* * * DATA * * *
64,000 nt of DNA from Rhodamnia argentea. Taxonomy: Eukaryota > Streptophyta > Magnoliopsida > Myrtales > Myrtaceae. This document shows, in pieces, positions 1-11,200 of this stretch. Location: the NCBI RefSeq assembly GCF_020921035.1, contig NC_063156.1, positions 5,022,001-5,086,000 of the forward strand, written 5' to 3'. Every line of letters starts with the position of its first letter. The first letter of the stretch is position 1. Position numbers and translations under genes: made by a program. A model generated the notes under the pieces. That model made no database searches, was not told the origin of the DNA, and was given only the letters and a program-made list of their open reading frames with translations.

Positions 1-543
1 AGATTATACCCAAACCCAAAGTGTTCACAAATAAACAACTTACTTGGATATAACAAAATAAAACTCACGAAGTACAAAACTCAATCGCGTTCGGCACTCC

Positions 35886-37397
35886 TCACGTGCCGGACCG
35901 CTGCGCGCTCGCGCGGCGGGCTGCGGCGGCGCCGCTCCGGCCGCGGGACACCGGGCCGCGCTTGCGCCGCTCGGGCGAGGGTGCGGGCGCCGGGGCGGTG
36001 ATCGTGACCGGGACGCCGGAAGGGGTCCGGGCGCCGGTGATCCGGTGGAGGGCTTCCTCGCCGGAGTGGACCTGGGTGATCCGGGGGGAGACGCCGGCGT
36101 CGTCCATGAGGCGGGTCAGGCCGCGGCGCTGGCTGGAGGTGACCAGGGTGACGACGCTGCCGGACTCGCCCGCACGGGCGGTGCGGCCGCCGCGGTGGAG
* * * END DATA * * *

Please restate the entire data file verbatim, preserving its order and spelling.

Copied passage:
64,000 nt of DNA from Rhodamnia argentea. Taxonomy: Eukaryota > Streptophyta > Magnoliopsida > Myrtales > Myrtaceae. This document shows, in pieces, positions 1-11,200 of this stretch. Location: the NCBI RefSeq assembly GCF_020921035.1, contig NC_063156.1, positions 5,022,001-5,086,000 of the forward strand, written 5' to 3'. Every line of letters starts with the position of its first letter. The first letter of the stretch is position 1. Position numbers and translations under genes: made by a program. A model generated the notes under the pieces. That model made no database searches, was not told the origin of the DNA, and was given only the letters and a program-made list of their open reading frames with translations.

Positions 1-543
1 AGATTATACCCAAACCCAAAGTGTTCACAAATAAACAACTTACTTGGATATAACAAAATAAAACTCACGAAGTACAAAACTCAATCGCGTTCGGCACTCC

Positions 35886-37397
35886 TCACGTGCCGGACCG
35901 CTGCGCGCTCGCGCGGCGGGCTGCGGCGGCGCCGCTCCGGCCGCGGGACACCGGGCCGCGCTTGCGCCGCTCGGGCGAGGGTGCGGGCGCCGGGGCGGTG
36001 ATCGTGACCGGGACGCCGGAAGGGGTCCGGGCGCCGGTGATCCGGTGGAGGGCTTCCTCGCCGGAGTGGACCTGGGTGATCCGGGGGGAGACGCCGGCGT
36101 CGTCCATGAGGCGGGTCAGGCCGCGGCGCTGGCTGGAGGTGACCAGGGTGACGACGCTGCCGGACTCGCCCGCACGGGCGGTGCGGCCGCCGCGGTGGAG